The Mendix Platform has enabled my Systems Analysis & Design students to get hands-on experience quickly building and deploying working applications regardless of their technical backgrounds, which are diverse.” – George Wyner, Associate Professor of Information Systems at Boston College
The Mendix Platform will be integral to enabling the semester-long project in which students will work in small teams to develop a set of requirements and a prototype for an information system which addresses business needs of an actual client. Visual modeling using the Mendix microflows feature (which is based on standard BPMN – business process modeling notation) enables the students to visually diagram the business processes.
The integrated Agile development features allow the students to adopt a more agile development process in the classroom with an opportunity for students to get feedback from stakeholders, the professor, teaching assistants, and industry mentors, and iterate on that feedback. Students are exposed to a more realistic development environment incorporating scrum, version control, and code repositories. This allows students to be more collaborative, process-oriented and self-directed than what is typical of students with varied programming and coding backgrounds.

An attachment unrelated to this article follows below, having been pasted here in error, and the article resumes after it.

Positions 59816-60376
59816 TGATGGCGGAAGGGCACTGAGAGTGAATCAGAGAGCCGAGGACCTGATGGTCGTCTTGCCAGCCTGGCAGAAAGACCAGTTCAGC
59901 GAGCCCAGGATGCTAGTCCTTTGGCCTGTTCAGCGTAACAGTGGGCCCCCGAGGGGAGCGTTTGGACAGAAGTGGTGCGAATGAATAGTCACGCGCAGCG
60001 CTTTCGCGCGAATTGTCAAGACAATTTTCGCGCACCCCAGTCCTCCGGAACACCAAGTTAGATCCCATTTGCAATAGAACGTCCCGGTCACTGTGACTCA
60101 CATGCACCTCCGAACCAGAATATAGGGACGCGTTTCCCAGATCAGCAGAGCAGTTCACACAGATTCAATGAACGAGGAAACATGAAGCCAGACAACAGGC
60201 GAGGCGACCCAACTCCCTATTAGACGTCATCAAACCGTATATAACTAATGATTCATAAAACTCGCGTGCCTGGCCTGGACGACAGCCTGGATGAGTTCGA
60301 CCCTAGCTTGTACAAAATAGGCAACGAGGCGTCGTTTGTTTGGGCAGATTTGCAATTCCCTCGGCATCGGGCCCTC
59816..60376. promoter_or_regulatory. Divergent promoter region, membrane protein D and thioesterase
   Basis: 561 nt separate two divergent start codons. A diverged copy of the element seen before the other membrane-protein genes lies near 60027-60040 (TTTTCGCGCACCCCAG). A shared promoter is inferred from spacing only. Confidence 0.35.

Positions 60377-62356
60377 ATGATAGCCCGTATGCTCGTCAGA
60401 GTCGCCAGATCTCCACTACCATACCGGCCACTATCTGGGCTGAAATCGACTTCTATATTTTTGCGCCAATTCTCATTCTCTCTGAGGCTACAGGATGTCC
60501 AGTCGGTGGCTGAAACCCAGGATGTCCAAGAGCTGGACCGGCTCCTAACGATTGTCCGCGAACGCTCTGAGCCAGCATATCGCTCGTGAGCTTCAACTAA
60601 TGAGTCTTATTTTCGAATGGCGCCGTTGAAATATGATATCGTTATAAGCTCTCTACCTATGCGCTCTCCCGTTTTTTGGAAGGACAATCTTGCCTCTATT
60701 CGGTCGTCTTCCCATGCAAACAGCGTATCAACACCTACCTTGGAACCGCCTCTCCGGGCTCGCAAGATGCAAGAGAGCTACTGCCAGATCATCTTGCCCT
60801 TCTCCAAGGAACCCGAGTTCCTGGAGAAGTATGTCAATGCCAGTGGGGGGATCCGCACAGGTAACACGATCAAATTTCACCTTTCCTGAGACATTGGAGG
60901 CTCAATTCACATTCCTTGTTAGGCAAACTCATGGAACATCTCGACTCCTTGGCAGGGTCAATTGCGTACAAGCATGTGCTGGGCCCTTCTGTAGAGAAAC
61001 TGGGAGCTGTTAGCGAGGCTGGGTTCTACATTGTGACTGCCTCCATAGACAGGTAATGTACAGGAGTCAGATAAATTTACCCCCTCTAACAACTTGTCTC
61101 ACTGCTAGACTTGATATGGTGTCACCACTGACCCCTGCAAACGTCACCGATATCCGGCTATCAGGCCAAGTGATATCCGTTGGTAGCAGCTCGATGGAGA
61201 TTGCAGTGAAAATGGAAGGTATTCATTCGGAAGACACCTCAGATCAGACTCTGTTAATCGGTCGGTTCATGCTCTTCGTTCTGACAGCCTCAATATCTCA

Learning the Mendix Platform
Mendix offers numerous ways for students and professors to learn Mendix in preparation for integrating Mendix in university curriculum, all of which are free. Onsite classroom training courses are offered to professors for free, in contrast to the $2,500 our customers pay. And the certification exam, normally $600, is also offered for free to students and professors.
Many professors have asked if there are any hard costs incurred by the university in taking Mendix into course curriculum, and the answer surprises most professors; no fees, no costs incurred! The costs of the certification exams, the professor classroom training seats and the academic licenses of the Mendix platform are fully underwritten by the Mendix University program. With our free university program, Mendix is making an investment in our customers by training students to become Mendix developers that our customers can hire, ensuring they are certified to meet the quality standard that our customers look for in Mendix developers.